Virgin Time Summary
Virgin Time is organized into three sections: “Faith,” “Miracles,” and “Silence.” “Faith” begins as Patricia Hampl flies from the United States to Europe to explore the origins of Catholicism. Although raised Roman Catholic, Hampl has been doubtful and confused about the concept of faith. How does one sustain faith? How does one reconcile childhood rebellion with a current need for spirituality? Hampl is interested in prayer and contemplation, especially as practiced by contemporary nuns. Her friendship with an American nun, Sister Mary Madonna (from the San Damiano Monastery near Hampl’s hometown of St. Paul, Minnesota) provides the springboard for the trip. Hampl recognizes the similarities to a traditional pilgrimage; she will be traveling far to visit holy sites.
She begins her trip literally and figuratively in Italy. Hampl has signed up for an Italian walking tour called The Road to Assisi. The tour is based on the nomadic travels of Saint Francis, a prominent saint. In metaphorical terms, Hampl is mimicking Geoffrey Chaucer’s Canterbury Tales (1387-1400), in which an odd assortment of pilgrims make their way to a religious site. After a few days of walking, Hampl realizes that she is more concerned with watching her traveling companions than taking notes about what it is like to traverse the old trails of Catholicism. She becomes wrapped up in their assumptions and personalities.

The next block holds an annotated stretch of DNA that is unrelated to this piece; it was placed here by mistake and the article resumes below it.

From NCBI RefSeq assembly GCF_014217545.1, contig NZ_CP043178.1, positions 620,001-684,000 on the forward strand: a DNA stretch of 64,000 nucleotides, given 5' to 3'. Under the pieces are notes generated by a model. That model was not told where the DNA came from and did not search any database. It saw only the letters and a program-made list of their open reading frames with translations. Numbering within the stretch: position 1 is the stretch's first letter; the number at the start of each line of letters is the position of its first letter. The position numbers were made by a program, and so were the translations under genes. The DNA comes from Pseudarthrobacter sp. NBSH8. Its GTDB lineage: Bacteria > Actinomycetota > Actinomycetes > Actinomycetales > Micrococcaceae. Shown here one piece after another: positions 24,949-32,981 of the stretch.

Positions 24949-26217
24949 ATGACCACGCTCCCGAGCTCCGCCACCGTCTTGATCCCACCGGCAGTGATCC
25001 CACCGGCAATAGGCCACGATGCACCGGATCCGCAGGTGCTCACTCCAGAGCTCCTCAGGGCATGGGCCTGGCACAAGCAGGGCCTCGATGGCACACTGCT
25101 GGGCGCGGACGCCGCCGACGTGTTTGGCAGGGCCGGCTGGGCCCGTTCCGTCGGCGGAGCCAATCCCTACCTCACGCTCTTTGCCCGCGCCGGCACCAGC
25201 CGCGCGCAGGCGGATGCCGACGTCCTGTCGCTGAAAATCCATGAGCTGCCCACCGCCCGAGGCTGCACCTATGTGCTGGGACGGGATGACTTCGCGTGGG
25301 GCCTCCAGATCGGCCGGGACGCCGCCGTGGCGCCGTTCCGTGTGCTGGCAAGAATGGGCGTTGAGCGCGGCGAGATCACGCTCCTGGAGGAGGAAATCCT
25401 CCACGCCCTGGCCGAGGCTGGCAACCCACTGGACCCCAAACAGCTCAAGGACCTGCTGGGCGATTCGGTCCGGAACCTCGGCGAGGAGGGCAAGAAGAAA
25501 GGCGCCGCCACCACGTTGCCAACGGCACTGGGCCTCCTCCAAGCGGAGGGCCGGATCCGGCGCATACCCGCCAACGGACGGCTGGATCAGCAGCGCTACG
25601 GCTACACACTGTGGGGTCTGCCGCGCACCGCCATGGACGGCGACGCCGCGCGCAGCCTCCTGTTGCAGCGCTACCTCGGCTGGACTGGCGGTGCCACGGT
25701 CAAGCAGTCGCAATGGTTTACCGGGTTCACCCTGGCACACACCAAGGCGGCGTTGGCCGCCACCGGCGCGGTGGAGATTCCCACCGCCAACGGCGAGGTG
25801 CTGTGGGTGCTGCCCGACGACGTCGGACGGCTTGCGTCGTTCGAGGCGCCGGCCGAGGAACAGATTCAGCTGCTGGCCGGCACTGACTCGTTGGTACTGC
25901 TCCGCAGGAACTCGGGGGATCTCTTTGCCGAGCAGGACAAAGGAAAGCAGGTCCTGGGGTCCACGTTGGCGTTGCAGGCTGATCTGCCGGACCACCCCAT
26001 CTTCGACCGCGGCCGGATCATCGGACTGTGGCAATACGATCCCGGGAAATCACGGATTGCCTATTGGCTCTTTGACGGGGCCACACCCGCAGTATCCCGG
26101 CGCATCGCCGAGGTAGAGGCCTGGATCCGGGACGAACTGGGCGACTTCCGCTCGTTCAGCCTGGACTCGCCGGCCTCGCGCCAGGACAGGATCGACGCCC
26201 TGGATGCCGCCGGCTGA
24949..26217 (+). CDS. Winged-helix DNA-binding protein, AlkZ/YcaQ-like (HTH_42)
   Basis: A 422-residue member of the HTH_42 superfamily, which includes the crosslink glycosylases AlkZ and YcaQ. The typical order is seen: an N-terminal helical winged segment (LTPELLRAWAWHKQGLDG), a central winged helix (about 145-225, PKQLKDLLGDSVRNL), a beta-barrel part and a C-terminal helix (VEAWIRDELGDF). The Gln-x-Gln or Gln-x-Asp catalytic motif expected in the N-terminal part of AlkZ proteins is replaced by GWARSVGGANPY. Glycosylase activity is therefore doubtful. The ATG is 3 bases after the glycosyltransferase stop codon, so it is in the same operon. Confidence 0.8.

Her observations of her companions segue into memories of influential people. She categorizes her childhood as one of elitism. Parents and authority figures taught her that Catholics are better than people who belong to other Christian denominations and that they were pre-chosen for positions of divine exultation. Along with elitism came rites and rituals that Catholic children were to perform and respect, yet never question. She recalls that her favorite subject in school was literature, taught with fervor by nuns. Her early education in literature was one of the first areas of friction. While Catholic school was pushing her toward the old-fashioned role of the passive and obedient wife, the heroines in literature were anything but that sort of woman.
The walking tour culminates in a rigorous climb to the summit of Subasio, a mountain near Assisi that Saint Francis had climbed. Hampl completes the hike and tour, but she feels that her understanding of spirituality remains incomplete.
In “Miracles,” Hampl spends a few days at the Poor Clare monastery of Santa Chiara. There she meets briefly with a young American nun, Sister Agnes, who has come to Santa Chiara for more intense work with a stronger commitment to ending poverty. Hampl is curious about the sister’s path to contemplation. Before coming to Europe, Sister Agnes was a physician in Detroit, Michigan. She began the process of entering a monastery in Michigan, but backed out. Some years ago, she visited Santa Chiara and unexpectedly decided to pursue taking her vows. Now, Hampl discovers, the young Sister Agnes plans to stay at the cloister of Santa Chiara, simply pursuing prayer and God. As the two women depart, Hampl is surprised to learn that Agnes desperately wants a calligraphy kit, and that, ironically, Agnes’s name before entering the cloister was Patricia. Later, Hampl hears that Agnes has left the Santa Chiara cloisters and returned to Detroit.
Next she meets up with a lively group of nuns and friars who are quick to embrace comparisons to The Canterbury Tales. In contrast with the mostly secular participants who were on vacation on the walking tour, this new group is deeply religious, taking part in the trip as a form of study, contemplation, and reunion. The nuns and friars talk about Saint Francis and Saint Clare as peers who, despite their long-ago deaths, are still part of modern life.
Hampl continues to be intrigued by the decisions and personalities of her traveling companions. Her new roommate, Elsie Pickett, is unhappy with the trip because she thinks...
(The entire section is 1,065 words.)